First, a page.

I have heard people use these phrases when talking about good qualities of running shoes. "It really locks your foot in place." "It keeps the toes from moving around." "Has a nice firm arch. . ."
If you like those qualities, enjoy your shoes, and feel free to disagree with everything I've written in this series. To each his own.
If, on the other hand, if you want to strengthen the whole body including the foot, and you choose to do some of your runs barefoot, be prepared for your arches and your toes to get a workout they don't get in those kinds of shoes.
The human foot is awesome.
Why do we spend so much time eliminating so much of its function?
It flexes, springs, absorbs shock, returns energy to our next stride. It is an engineering marvel. If it has been allowed to atrophy, (like any other muscle) it will need some strengthening to handle the load of running.
So let's pump those piggies.
Use your toes to pick up small things. Pick up pencil erasers and put them in a can/bowl/box. Pick up a hand towel and pass it to the other foot. Clean up your kids Legos or Lincoln Logs with your feet.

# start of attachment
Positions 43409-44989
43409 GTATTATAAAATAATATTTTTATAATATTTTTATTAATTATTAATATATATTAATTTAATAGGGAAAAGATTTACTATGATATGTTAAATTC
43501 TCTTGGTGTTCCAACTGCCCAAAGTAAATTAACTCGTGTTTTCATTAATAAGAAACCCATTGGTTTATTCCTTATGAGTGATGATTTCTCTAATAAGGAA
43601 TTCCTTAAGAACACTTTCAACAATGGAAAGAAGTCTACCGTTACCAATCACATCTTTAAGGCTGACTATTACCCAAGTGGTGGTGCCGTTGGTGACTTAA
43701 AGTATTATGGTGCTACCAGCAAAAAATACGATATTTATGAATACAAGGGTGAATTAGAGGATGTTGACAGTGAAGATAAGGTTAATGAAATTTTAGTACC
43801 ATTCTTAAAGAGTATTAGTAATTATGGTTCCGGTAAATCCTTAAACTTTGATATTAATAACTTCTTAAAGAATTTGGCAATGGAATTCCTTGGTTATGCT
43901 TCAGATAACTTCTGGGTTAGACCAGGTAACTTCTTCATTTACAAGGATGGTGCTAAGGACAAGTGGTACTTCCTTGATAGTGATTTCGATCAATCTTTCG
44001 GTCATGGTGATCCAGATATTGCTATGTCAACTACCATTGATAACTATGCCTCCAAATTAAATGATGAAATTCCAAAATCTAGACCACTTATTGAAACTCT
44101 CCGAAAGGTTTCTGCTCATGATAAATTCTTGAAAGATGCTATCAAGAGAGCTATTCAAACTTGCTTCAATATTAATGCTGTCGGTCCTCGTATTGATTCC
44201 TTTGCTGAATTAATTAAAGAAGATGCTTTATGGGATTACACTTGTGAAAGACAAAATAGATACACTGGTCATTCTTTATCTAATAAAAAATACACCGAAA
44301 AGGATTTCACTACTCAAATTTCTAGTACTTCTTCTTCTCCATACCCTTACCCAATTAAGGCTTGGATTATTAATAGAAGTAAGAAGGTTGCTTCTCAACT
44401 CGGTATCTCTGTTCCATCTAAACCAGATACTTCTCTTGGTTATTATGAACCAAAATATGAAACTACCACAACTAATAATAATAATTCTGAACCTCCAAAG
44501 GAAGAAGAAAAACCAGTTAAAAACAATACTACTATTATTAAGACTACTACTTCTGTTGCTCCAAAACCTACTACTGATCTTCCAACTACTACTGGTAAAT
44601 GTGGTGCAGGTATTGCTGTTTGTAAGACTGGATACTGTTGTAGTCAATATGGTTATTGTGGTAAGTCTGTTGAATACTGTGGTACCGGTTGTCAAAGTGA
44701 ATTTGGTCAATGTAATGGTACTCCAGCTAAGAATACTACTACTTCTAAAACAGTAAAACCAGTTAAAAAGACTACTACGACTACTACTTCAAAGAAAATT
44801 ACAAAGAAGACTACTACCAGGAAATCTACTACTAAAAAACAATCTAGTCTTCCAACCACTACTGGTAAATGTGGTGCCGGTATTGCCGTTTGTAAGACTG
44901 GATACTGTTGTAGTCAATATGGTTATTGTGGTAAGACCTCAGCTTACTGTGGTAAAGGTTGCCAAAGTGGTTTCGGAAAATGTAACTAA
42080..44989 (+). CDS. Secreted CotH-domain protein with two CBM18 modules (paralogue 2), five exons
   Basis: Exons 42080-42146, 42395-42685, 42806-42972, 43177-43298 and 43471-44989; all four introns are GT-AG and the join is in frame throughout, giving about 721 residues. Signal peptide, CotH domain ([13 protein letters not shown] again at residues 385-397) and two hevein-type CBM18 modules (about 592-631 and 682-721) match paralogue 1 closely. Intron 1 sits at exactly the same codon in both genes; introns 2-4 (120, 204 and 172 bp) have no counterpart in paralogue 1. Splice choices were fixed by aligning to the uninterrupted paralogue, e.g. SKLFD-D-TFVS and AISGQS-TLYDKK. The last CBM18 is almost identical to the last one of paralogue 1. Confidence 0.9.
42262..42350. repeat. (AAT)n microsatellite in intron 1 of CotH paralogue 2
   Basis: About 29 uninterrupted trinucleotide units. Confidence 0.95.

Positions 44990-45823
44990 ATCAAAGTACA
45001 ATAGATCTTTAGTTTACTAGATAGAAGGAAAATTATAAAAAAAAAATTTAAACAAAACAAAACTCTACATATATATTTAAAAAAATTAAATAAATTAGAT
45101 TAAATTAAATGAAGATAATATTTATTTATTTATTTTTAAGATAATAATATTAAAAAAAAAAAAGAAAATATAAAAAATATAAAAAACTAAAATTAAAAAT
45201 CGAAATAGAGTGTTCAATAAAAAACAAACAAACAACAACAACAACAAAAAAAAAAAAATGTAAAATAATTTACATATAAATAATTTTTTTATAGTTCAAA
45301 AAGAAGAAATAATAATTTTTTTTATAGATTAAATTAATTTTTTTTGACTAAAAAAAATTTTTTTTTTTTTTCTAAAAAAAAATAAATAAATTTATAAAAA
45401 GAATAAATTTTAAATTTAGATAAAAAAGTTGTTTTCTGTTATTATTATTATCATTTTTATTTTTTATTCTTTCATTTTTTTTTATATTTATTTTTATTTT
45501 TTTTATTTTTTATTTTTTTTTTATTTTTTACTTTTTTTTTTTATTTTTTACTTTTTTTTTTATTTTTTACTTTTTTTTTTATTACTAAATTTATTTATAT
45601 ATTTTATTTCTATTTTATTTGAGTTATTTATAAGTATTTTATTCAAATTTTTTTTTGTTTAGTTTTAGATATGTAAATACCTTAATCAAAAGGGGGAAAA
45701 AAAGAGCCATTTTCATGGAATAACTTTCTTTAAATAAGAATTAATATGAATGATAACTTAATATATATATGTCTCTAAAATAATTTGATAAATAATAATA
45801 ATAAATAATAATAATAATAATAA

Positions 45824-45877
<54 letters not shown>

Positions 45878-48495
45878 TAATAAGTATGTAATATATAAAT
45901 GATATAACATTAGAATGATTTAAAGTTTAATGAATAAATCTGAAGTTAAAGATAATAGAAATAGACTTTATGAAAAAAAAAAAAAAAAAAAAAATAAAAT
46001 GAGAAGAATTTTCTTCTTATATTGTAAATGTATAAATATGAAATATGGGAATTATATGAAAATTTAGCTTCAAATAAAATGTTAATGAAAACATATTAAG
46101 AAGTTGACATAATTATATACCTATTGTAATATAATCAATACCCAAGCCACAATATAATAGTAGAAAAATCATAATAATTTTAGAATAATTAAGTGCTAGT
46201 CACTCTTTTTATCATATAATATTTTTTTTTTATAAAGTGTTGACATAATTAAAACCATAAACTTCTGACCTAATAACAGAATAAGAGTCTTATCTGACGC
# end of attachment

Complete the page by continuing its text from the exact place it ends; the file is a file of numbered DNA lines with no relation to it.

Scrunch a towel. Put your feet on the towel and use your toes to pull the other end of the towel towards you. You can add weight by setting something on the end of the towel.
Barefoot strength training. Do your bodyweight squats, one legged squats, and whatever leg exercises you like barefoot.
Tap your big toe as many times as you can in 30 seconds without moving your pinky toe. Then tap your pinky toe without moving the big one.
By strengthening the intrinsic muscles of the foot, you will be helping the foot handle the stresses that running shoes insulate them from. If you want to run barefoot, or nearly barefoot this is a must.
See part one of this series here.
See part two of this series here.